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People v. Lindgren

ILLINOIS APPELLATE COURT — FOURTH DISTRICT JUDGMENT AFFIRMED.


OPINION FILED DECEMBER 23, 1982.

THE PEOPLE OF THE STATE OF ILLINOIS, PLAINTIFF-APPELLEE,

v.

CHARLES LINDGREN, DEFENDANT-APPELLANT.

Appeal from the Circuit Court of Macoupin County; the Hon. Richard J. Cadagin, Judge, presiding.

JUSTICE MILLS DELIVERED THE OPINION OF THE COURT:

A 75-year-old man was robbed and murdered.

His body was mutilated.

After a second trial, Lindgren was sentenced to 85-135 years.

We affirm.

Lindgren was charged with murder, armed robbery, and robbery. His original conviction was reversed by this court because prior-bad-acts testimony was erroneously admitted. (People v. Lindgren (1979), 68 Ill. App.3d 141, 386 N.E.2d 87.) The supreme court affirmed and the cause was remanded for a new trial. People v. Lindgren (1980), 79 Ill.2d 129, 402 N.E.2d 238.

A change of venue was allowed and jury trial began on January 20, 1981. The jury returned verdicts of guilty and Lindgren was sentenced to concurrent terms of 25-75 years for armed robbery and 85-135 years for murder. No sentence was imposed on the robbery conviction.

On this appeal, Lindgren alleges that the State's testimony referred to the exercise of his right to remain silent and his right to counsel, and informed the jury of his prior trial. Lindgren also claims: that he was denied the right to confront witnesses against him when his cross-examination of a State witness was limited; that letters admitted into evidence improperly called attention to his failure to testify; that the prosecutor's closing argument was improper and deprived him of a fair trial; and that the cumulative effect of all the errors deprived him of a fair trial. Although Lindgren raises no question as to the sufficiency of the evidence upon which he was convicted, a somewhat extended review is necessary to the resolution of the issues he does raise.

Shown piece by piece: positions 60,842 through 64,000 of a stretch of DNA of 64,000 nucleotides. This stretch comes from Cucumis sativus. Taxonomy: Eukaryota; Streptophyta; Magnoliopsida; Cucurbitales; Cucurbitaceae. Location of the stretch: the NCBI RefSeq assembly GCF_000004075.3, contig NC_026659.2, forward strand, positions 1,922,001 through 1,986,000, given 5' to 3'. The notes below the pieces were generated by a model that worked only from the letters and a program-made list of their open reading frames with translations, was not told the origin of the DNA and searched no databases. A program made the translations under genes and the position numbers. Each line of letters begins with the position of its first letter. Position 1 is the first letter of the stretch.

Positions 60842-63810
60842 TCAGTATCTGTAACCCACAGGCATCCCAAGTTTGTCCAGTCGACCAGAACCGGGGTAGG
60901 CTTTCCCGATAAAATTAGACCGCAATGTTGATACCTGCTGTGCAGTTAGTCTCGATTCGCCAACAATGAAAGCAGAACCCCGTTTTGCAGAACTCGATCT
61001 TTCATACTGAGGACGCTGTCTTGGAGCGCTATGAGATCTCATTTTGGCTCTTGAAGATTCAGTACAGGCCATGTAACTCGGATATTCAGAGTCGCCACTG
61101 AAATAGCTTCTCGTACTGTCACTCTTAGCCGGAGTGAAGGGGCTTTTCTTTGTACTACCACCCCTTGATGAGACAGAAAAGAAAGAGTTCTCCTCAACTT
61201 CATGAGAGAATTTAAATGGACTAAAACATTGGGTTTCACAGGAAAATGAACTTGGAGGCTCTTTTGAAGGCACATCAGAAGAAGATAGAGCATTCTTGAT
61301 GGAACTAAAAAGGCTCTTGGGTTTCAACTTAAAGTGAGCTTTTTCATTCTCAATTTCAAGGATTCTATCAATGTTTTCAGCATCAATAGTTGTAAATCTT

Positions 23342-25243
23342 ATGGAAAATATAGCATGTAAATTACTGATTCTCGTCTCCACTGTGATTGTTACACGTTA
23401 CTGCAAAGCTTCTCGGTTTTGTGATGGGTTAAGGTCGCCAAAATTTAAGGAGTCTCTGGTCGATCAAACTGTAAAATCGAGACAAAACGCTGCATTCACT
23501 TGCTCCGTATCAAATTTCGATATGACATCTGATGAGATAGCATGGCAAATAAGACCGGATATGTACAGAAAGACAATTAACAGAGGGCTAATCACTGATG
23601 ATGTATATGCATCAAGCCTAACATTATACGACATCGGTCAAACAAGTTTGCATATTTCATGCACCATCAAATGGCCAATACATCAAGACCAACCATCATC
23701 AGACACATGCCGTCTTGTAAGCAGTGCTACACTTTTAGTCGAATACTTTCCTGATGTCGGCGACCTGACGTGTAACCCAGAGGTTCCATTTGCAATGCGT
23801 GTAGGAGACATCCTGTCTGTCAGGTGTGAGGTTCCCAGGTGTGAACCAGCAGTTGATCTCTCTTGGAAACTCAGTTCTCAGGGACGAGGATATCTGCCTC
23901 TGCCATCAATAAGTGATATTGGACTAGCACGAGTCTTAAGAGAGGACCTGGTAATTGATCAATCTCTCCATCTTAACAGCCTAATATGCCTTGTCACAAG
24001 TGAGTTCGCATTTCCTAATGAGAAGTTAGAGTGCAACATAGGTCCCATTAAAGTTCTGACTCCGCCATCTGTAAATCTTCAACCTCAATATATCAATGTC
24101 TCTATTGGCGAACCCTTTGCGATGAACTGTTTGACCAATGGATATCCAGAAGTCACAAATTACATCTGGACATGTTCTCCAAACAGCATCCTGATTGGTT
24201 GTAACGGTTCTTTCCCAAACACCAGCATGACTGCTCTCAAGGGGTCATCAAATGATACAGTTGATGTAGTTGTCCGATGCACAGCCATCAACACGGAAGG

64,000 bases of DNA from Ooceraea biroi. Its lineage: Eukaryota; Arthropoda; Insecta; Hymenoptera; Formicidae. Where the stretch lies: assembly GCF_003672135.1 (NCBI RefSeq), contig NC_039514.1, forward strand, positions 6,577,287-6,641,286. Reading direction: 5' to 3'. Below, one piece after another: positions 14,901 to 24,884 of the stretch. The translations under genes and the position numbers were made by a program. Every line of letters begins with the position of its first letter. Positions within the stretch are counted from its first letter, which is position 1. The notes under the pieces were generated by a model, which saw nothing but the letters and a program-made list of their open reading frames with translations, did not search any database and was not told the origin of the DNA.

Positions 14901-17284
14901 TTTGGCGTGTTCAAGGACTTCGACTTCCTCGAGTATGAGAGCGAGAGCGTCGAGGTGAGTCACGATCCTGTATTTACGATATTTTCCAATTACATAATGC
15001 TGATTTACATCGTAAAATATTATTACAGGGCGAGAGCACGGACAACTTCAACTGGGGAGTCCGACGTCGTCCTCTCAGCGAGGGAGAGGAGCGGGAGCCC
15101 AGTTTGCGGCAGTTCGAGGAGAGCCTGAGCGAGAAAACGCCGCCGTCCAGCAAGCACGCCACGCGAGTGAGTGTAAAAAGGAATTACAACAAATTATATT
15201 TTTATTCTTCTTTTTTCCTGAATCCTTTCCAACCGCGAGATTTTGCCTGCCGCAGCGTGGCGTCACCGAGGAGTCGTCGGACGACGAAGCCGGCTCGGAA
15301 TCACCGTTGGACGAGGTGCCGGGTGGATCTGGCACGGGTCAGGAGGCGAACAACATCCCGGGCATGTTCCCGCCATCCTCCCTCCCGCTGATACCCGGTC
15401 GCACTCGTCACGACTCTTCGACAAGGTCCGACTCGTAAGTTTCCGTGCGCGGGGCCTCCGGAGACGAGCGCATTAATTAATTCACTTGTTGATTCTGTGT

FACTS

The State's case rested largely on the testimony of Lindgren's girlfriend, Ina Lewis. She testified that she and Lindgren spent the day together on April 17, 1977, traveling to Otter Lake, west of Girard, where Lindgren obtained a fishing license. They parted at 8:30 or 9 p.m., and the next time Ina saw Lindgren was when she was awakened by her mother and told that he wanted to speak to her. Ina's mother testified that the time was 2:30 a.m.

Ina arose and went outside. Lindgren, whom Ina characterized as being drunk, stated that he had killed her paternal grandfather and asked her to return with him to the deceased's residence in Girard. Lindgren was wearing an orange, blue, and white striped shirt, jeans, a blue or black jacket, and gloves. The shirt and gloves had blood on them. According to Ina, Lindgren pushed her into his car and drove towards Girard. On the way, she noticed a tire tool on the seat of the car and placed it on the floorboard.

Upon arrival at the deceased's residence, Lindgren took Ina by the arm and led her, crying, to the house. She stood by while he searched, unsuccessfully, for a large sum of money reputed to be in the house. As they were leaving, defendant kicked the deceased in the ribs, made a crude remark about the deceased's genitalia being amputated, and stated that the deceased had "jumped" when his body was mutilated.

The two then left, wiping their feet on the grass on the way to the car. On their return trip to Virden, they became stuck in a ditch. Lindgren left his jacket and gloves in the car and he and Ina sought aid. They were initially unsuccessful but they eventually got a ride to Ina's mother's home. Defendant cautioned Ina not to say anything and forbade her to turn on any lights.

Ina's mother transported them to 995 North Grove, Virden — the residence of Ina's maternal grandmother and where Ina and Lindgren periodically resided.

At North Grove, the two went directly to a bedroom where Lindgren produced a wallet containing nearly $400. Ina identified the wallet as belonging to the deceased. When she inquired about what Lindgren had done, he related that he had gone to the deceased's house, entered with a key his stepson had stolen and given him, and demanded the deceased's money. When he was ordered out, a struggle ensued, and Lindgren — who was carrying a tire tool — struck the deceased in the head.

Lindgren then removed his clothes and instructed Ina to burn them and the wallet. Upon her return from performing this task, Lindgren was standing at the kitchen sink washing himself. He told her to wash their shoes, which she did. The two then retired. The next morning, with the assistance of Ina's mother, Lindgren found someone to extract his car from the ditch.